Paul left in June, and that August brought us Keith. Within a year he had transformed our university into his own private playhouse.
Keith was at first unassuming. From somewhere in the Midwest, he said he had done career counseling, and after an early retirement, had decided to come see China before returning home.
Later, long after his nose had gotten its first brown coat and he’d rid his precious little playhouse of anyone who might remind him of how inadequate he was, he proclaimed that rather than “die on a beach” he had come here to use his “doctorate” in education and “leadership” … and that although he was no Bible-thumper, he did believe that God had chosen him to be here.
He said this last bit with tears in his eyes.
Matt came the same time as Keith. Also American, from a well-off family, he had graduated in three and a half years with an Asian studies degree. Jeff came as well, and the two of them hung out a lot. They partied together, drank together, even got arrested once for setting off fireworks in the middle of a highway, and though I did not witness this myself, I’m pretty sure they spent some time in Hankou’s expensive clubs, visiting the old assassin of the youth.
The school took us on a trip to the Great Wall. It was our first school-sponsored trip, and can you believe it, it was also our last. All the foreign teachers came along, as well as the leadership from the International Office, including the Party Secretary himself.
A bus ride that was supposed to be four hours predictably turned into eight and Matt, in all the wisdom afforded rich nineteen-year-olds, decided that the best way of dealing with it was to complain rather loudly. When we arrived and got off the bus, Keith had a few things to say to him.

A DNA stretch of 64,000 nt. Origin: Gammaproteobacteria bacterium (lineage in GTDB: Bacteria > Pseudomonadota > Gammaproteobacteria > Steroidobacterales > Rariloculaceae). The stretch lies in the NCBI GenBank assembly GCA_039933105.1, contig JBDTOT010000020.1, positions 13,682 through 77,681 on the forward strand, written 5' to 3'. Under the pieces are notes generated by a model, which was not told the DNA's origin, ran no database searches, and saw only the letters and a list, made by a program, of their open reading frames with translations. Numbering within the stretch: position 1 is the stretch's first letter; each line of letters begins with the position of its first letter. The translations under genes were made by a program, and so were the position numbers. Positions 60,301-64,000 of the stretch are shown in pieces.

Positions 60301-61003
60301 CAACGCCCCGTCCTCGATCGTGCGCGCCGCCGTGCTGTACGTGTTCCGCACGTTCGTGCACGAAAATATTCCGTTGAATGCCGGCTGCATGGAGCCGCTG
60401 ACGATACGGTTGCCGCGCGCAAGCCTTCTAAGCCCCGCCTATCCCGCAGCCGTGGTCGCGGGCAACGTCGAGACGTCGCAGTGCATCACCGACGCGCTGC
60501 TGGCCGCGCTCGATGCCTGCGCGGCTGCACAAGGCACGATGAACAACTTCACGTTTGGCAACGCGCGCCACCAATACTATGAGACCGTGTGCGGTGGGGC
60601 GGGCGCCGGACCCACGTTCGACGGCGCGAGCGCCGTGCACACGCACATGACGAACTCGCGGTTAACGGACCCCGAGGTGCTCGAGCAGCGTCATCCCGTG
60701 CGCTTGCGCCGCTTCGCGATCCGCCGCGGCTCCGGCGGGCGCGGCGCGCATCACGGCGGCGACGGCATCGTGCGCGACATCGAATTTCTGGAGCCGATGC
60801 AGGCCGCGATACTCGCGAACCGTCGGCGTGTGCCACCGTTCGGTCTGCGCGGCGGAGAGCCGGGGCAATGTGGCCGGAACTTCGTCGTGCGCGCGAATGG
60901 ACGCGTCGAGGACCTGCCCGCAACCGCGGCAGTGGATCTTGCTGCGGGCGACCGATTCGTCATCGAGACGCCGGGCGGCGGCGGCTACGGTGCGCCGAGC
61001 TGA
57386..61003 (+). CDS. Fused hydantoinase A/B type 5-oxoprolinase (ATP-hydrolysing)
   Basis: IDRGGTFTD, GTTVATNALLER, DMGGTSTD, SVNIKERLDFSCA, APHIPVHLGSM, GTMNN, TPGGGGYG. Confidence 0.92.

All the leaders were gathered around Keith, beside him the Director of the International Office, Miss Xia Yu herself, and all were looking on as Keith loudly told Matt that the kid was degrading Chinese people and insulting them and every other verb of humiliation his little bird brain could choke up.
The look on Keith’s face. That look. It was of an anger that I had not seen in many long years. Imagine an abused child, grown up and confronting the father who punched him or the uncle who’d locked him in the closet, and you will have some idea of what Keith looked like as he yelled at Matt. I don’t know of any other way to describe it, he just looked so vicious, so bitter … as if he weren’t even really angry at Matt.
As if the kid were a proxy for someone else.
We had dinner at a large restaurant. The Chinese leaders at one table, all the foreign teachers at another.
He was right there in between Xia Yu and the Party Secretary, while us laowai were tucked over in the corner.
As dinner progressed, Matt and Jack poked fun at what happened, tearing through cigarettes as they ate and laughed. Somewhere on the third pack or so, I got Matt’s attention and told him what I noticed.
Keith was over there talking, gesturing wildly as he’s prone to do. Only a few people were paying attention to him, but those few people included the Director Xia Yu and Vice-Director of our Foreign Affairs Office.
So I put it very simply to the kid: you need to do something to get back in their good graces if you have any hope of having a job come summer. While at the time I had never given Keith that much credit, it occurred to me later that it wasn’t Keith I should have been depriving of credit.
It was our administration.
Our university was run by miserable people, and none were more more than those running the Foreign Affairs Office. Stuck at an unwanted university, stuck babysitting an unwanted segment of another country’s population, you can imagine how they feel whenever someone blows smoke up their asses. Keith just happened to have a never-ending supply. Lucky him.